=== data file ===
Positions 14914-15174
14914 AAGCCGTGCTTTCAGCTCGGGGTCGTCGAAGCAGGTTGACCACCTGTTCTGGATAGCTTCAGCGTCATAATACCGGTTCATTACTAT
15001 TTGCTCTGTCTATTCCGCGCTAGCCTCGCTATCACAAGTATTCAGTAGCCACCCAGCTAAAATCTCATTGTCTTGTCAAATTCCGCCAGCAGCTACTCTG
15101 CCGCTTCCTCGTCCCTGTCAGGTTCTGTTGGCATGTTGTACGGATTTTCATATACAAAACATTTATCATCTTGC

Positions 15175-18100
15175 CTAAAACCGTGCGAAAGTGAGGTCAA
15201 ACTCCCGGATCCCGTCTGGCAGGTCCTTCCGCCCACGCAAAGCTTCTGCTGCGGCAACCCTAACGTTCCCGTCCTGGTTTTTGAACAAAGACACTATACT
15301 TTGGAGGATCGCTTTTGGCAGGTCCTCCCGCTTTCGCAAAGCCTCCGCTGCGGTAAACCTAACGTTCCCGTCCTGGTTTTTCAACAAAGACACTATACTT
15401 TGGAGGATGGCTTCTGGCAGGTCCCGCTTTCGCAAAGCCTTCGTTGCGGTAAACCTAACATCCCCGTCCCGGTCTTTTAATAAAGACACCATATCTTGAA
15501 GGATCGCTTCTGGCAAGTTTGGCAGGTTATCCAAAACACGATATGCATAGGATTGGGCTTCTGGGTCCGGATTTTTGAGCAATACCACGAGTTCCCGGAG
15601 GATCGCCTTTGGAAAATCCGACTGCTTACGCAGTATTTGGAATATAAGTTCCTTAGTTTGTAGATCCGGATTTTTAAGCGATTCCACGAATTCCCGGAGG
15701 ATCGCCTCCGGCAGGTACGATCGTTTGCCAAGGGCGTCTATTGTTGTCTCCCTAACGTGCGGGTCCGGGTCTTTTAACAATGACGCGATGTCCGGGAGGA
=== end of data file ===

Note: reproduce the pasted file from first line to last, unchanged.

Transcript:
Positions 14914-15174
14914 AAGCCGTGCTTTCAGCTCGGGGTCGTCGAAGCAGGTTGACCACCTGTTCTGGATAGCTTCAGCGTCATAATACCGGTTCATTACTAT
15001 TTGCTCTGTCTATTCCGCGCTAGCCTCGCTATCACAAGTATTCAGTAGCCACCCAGCTAAAATCTCATTGTCTTGTCAAATTCCGCCAGCAGCTACTCTG
15101 CCGCTTCCTCGTCCCTGTCAGGTTCTGTTGGCATGTTGTACGGATTTTCATATACAAAACATTTATCATCTTGC

Positions 15175-18100
15175 CTAAAACCGTGCGAAAGTGAGGTCAA
15201 ACTCCCGGATCCCGTCTGGCAGGTCCTTCCGCCCACGCAAAGCTTCTGCTGCGGCAACCCTAACGTTCCCGTCCTGGTTTTTGAACAAAGACACTATACT
15301 TTGGAGGATCGCTTTTGGCAGGTCCTCCCGCTTTCGCAAAGCCTCCGCTGCGGTAAACCTAACGTTCCCGTCCTGGTTTTTCAACAAAGACACTATACTT
15401 TGGAGGATGGCTTCTGGCAGGTCCCGCTTTCGCAAAGCCTTCGTTGCGGTAAACCTAACATCCCCGTCCCGGTCTTTTAATAAAGACACCATATCTTGAA
15501 GGATCGCTTCTGGCAAGTTTGGCAGGTTATCCAAAACACGATATGCATAGGATTGGGCTTCTGGGTCCGGATTTTTGAGCAATACCACGAGTTCCCGGAG
15601 GATCGCCTTTGGAAAATCCGACTGCTTACGCAGTATTTGGAATATAAGTTCCTTAGTTTGTAGATCCGGATTTTTAAGCGATTCCACGAATTCCCGGAGG
15701 ATCGCCTCCGGCAGGTACGATCGTTTGCCAAGGGCGTCTATTGTTGTCTCCCTAACGTGCGGGTCCGGGTCTTTTAACAATGACGCGATGTCCGGGAGGA